Gros studied under David. Although he failed to obtain the Prix de Rome in 1792, he nevertheless decided to leave for Italy. In 1793 he received his passport with the assistance of his master. He moved to Florence and then Genoa, supporting himself through commissions for portraits until his decisive meeting in November 1796 with Joséphine Bonaparte, wife of Napoleon, who was on her way to Milan. This meeting paved the way for his brilliant career as a portraitist and historical painter in the service of Bonaparte and his entourage.
Bonaparte at the Pont d'Arcole
His first masterpiece was the portrait of Bonaparte at the Pont d’Arcole (1796), which was exhibited at the Paris Salon of 1801, quickly earning him fame.
In search of a masterpiece
A few years later, his painting Bonaparte Visiting the Plague Victims of Jaffa, which was aimed at silencing rumours that the conqueror had abandoned the sick in Syria, achieved tremendous success. However, Gros was not able to repeat this success, even with his great work, Napoleon on the Battlefield of Eylau (1808), which he produced for a competition organized to celebrate this half-victory for the Emperor.
Under the French Empire, the artist’s work, which featured historical paintings and portraits, witnessed a great success. After the fall of Napoleon’s regime, the artist, on a constant search for a new masterpiece and plagued by chronic depression, was unable to become the master of the French school, a position that was vacant due to the exile of his master, David. Despite the growing Romantic movement, which he had previously helped to initiate, he retreated into extreme Neoclassicism, before ending his life in 1835.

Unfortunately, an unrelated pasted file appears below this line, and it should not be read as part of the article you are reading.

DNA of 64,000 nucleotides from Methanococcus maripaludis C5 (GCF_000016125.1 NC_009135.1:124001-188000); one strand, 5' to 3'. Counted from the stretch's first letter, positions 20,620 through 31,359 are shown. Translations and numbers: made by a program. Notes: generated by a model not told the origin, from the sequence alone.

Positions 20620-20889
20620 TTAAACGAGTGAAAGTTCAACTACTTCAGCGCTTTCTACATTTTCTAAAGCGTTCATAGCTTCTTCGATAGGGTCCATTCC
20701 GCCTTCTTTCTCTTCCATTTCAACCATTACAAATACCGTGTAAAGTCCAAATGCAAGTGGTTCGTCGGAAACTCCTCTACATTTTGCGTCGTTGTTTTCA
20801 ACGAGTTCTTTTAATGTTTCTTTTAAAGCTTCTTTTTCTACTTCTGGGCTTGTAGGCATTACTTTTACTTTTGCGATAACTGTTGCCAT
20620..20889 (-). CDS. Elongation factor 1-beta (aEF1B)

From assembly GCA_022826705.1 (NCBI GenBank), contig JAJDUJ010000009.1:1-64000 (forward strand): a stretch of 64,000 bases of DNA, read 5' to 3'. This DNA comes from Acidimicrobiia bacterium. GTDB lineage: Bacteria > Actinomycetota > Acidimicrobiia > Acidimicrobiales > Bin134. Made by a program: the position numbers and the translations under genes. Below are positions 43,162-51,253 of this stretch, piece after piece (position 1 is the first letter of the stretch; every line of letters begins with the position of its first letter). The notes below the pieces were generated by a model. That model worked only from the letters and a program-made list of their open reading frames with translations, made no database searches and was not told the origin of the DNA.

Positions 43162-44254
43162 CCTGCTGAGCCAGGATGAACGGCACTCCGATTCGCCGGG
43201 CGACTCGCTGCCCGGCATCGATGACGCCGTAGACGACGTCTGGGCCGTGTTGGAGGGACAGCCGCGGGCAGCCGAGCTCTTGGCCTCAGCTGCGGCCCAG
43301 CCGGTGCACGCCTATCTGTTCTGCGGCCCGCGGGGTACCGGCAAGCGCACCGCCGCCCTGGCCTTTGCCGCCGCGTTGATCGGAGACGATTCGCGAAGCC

The Museum at Versailles exhibits much of Gros’ work.
The Coronation Chamber is home to the Battle of Aboukir (1806), commissioned by Murat. A few of his Gros’ famous Napoleonic paintings can be viewed in the Empire Rooms:
Napoleon’s Speech to his Army before the Battle of the Pyramids (1809); the Interview between Napoleon I and Francis II of Austria After the Battle of Austerlitz (1806-1812); Napoleon During the Surrender of Madrid (1809-1810). Many of his portraits are also exhibited: General Bonaparte at the Pont d’Arcole (1796); Duroc, Grand Marshal of the Palace (1806); Daru, Minister of the War Department (1813); Jérôme Bonaparte, King of Westphalia, and Catharina of Württemberg (1808); the Marshal Victor, Duc de Belluno (1812); General Legrand (1810) and his wife, née Henriette Scherrer (1814); as well as the collective portrait of Napoleon I Awarding the Legion of Honour Crosses to Artists at the Salon of 1808 (1808, unfinished). Other works are from the Bourbon Restoration: Departure of Louis XVIII from the Palace of the Tuileries in March 1815 (1817); the Duchess of Angoulême (1817); Charles X Reviewing His Troops at the Camp of Saint-Léonard in 1825 (1827).